Tuesday, August 3, 2010

Lovells Island

Sunday, we went to Lovells Island via the ferry to Georges Island then to Lovells. I have been to Georges before, but I had never taken a trip to Lovells. We all met at the Long Wharf ferry terminal and hopped on a catamaran ferry that was powered by jet drives. This thing flew. We made it to Georges in no more than 15 minutes. I think we could have made it quicker, but we had to slow down for sailboats a few times. We then boarded a smaller boat for the trip to Lovells. We arrived around 10ish and it was already low tide. We then made our way to the tide pools and stopped to eat some delicious blackberries along the way. Upon making it to the beach on the north west side of the island, I noticed that there were 2 large jetties that appeared to be feet high a their highest point. There were two large tidal pools with one being farther out towards the harbor. The farther tidal pool was the deeper/ colder of the two.

We then split up into groups of two and proceeded to investigate the tide pools. In the first tide pool, I noticed hundreds and hundreds of what looked like snails. Upon further investigation, we determined that these were periwinkles (which i learned were invasive). We later observed that these periwinkles would come out of their shell and roam around on your hand if you stayed very still. Prof. Berman suggested that we sing to them, but I did not find favorable results when trying this. We then continued to the farther tidal pool and this is where I saw what appeared to be an asian shore crab and a baby lobster. I did not find the lobster but I got a good look at it and I'm confident that it was indeed a lobster. The asian shore crab was a male because of its pointed tail thingy and Prof. Berman said that females had more of a wide triangle tail thingy. We also saw what looked like a green crab scurrying around. Prof. Berman also pointed out a orange thingy that sucked water in one end and squirted it out the other end. I am not sure what this was but I believe it was some kind of tunicate. I did, However, see an orange sheath tunicate and a bunch of minnows as well. Finally, we saw the slipper shells which were all over the island and had holes in them. I wanted to be the first to get the answer as to why these had holes in them, but I guess I am posting this too late. In any event, Hilary is right, the holes are from whelks. they eat the animal by using their radula to bore holes in the shells.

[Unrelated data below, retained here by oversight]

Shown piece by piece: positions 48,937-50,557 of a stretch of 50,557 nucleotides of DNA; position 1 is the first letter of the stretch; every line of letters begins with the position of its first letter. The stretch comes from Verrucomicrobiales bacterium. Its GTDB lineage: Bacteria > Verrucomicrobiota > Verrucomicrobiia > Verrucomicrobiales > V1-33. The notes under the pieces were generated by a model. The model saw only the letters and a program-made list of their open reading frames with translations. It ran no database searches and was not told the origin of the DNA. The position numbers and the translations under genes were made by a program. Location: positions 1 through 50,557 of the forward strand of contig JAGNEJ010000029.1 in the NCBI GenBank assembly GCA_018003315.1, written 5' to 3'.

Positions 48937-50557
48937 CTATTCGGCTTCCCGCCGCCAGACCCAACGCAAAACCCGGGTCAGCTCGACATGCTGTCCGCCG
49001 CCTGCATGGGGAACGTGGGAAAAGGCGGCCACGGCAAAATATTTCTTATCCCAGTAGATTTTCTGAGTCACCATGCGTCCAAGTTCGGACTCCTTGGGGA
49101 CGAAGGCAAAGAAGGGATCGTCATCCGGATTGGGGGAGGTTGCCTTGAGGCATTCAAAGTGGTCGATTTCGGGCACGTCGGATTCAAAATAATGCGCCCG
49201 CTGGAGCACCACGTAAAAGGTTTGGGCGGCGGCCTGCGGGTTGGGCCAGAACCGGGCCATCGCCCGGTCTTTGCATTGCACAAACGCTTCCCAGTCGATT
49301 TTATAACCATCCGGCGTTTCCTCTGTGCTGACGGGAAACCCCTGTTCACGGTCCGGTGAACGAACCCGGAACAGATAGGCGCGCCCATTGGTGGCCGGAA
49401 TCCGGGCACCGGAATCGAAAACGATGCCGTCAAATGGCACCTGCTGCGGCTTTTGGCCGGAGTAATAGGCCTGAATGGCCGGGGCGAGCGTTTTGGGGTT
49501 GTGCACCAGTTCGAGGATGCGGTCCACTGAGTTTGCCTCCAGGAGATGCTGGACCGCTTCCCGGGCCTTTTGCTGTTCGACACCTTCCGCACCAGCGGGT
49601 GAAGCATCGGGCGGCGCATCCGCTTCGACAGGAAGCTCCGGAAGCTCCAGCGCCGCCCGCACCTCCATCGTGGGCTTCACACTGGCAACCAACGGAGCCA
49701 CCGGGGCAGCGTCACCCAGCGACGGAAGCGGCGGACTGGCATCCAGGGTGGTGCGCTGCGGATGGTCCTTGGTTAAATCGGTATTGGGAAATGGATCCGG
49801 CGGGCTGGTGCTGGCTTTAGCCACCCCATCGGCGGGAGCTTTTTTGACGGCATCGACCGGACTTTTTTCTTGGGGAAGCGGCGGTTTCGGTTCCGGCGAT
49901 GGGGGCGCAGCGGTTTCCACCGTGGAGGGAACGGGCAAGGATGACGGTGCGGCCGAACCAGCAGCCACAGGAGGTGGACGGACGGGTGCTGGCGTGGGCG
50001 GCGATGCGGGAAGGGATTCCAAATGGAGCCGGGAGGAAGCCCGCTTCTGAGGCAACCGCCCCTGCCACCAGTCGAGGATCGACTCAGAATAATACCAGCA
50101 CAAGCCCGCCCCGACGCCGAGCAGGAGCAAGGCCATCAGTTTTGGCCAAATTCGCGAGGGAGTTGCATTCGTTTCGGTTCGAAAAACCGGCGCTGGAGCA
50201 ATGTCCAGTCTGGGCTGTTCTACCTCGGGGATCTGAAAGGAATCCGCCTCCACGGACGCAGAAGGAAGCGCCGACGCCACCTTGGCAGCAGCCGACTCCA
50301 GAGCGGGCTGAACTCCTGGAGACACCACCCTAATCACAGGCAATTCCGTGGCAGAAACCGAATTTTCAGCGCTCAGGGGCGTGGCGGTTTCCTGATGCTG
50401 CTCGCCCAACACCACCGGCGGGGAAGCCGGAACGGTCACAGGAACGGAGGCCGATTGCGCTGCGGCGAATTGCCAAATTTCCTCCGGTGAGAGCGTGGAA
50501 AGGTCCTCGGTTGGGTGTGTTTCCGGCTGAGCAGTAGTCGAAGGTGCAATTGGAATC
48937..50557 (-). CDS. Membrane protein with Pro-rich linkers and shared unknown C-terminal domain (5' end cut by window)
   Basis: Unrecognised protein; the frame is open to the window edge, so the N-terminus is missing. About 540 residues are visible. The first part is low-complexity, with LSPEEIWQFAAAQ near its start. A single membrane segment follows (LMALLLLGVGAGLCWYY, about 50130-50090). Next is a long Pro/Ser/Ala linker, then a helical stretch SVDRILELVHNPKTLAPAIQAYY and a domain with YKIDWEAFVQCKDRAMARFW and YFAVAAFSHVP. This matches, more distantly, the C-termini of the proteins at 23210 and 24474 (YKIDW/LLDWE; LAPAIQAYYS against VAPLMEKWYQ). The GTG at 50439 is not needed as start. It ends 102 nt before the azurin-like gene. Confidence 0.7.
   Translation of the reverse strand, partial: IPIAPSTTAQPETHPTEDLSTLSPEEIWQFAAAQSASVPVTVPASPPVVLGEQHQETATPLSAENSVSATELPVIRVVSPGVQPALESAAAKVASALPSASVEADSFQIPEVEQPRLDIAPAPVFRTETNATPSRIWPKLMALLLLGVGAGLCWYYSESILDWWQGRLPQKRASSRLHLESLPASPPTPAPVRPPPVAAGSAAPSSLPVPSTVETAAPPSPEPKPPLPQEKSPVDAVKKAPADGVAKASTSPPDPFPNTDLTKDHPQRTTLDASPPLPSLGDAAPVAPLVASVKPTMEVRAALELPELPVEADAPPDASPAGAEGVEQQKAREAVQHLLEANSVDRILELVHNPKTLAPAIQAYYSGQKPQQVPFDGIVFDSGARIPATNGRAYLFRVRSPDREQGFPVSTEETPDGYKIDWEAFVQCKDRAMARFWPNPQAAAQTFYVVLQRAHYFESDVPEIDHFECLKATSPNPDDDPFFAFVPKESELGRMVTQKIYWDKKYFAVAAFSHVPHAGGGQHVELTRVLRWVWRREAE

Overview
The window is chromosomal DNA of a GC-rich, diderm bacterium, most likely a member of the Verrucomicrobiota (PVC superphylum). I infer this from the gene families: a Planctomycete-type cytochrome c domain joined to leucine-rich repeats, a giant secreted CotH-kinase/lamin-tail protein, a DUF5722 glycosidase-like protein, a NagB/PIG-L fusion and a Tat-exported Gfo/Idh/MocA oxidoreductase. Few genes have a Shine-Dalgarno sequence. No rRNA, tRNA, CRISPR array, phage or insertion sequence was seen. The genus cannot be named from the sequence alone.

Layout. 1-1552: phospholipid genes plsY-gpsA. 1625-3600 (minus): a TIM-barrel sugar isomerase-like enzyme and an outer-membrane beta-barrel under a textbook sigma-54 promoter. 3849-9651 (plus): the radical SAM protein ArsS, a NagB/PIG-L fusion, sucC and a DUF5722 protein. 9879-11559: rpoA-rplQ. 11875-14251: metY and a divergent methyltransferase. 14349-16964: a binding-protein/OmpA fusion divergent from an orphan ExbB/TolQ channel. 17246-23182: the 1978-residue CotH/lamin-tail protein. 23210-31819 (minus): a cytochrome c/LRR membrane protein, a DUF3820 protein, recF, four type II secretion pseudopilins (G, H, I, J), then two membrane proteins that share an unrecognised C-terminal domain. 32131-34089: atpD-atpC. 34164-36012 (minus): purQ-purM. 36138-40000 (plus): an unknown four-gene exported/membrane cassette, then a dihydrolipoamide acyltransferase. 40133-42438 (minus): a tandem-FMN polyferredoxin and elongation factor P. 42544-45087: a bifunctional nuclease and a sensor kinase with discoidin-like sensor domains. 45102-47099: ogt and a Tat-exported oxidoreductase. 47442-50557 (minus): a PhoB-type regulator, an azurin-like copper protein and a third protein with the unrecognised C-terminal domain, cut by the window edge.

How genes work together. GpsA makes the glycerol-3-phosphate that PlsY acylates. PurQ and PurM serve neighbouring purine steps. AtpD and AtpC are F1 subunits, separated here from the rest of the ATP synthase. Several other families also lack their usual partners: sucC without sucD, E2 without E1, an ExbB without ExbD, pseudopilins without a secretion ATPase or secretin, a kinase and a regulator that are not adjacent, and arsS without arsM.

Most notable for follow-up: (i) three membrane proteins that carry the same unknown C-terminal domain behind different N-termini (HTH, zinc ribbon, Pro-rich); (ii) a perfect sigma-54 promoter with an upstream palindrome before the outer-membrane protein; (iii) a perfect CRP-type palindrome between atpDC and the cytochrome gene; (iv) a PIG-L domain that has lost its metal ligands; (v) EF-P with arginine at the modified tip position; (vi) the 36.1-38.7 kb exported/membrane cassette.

The animals we saw were different than at the barking crab because we looked at animals that dwell on the ocean bottom or on sandy surfaces rather than those that like in a habitat like the one underneath the dock. The animals that were in at the Barking Crab were more resilient and were able to feed off things that floated by in the current. The animals at lovells were in a more fragile eco system and would probably not survive in the polluted and choppy inner harbor.

The snails we saw in the trees and on the rock were grove snails. Although I have seen seagulls drop snails onto things to break them open, I think that these snails were on the rock by their own choice. I think they were either eating something on the rock or maybe traveling in a pack to another destination. Who knows....maybe they are forming a little snail wolf pack? They differ from the ocean snails in several ways. first, the land snails had much more vibrant colors on them. I believe this was to help them blend in with the surrounding flora. Second, the grove snails had heavier shells. I believe this was to protect them in the event that they fall out of a tree or are dropped by a seagull that is trying to break them open. Finally, the grove snails were easily coaxed from their shells while the periwinkles were much more apprehensive. I believe this is because the periwinkles could sense that they were not in water (their natural habitat) while the grove snails couldn't tell that they were in danger or that anything was awry.

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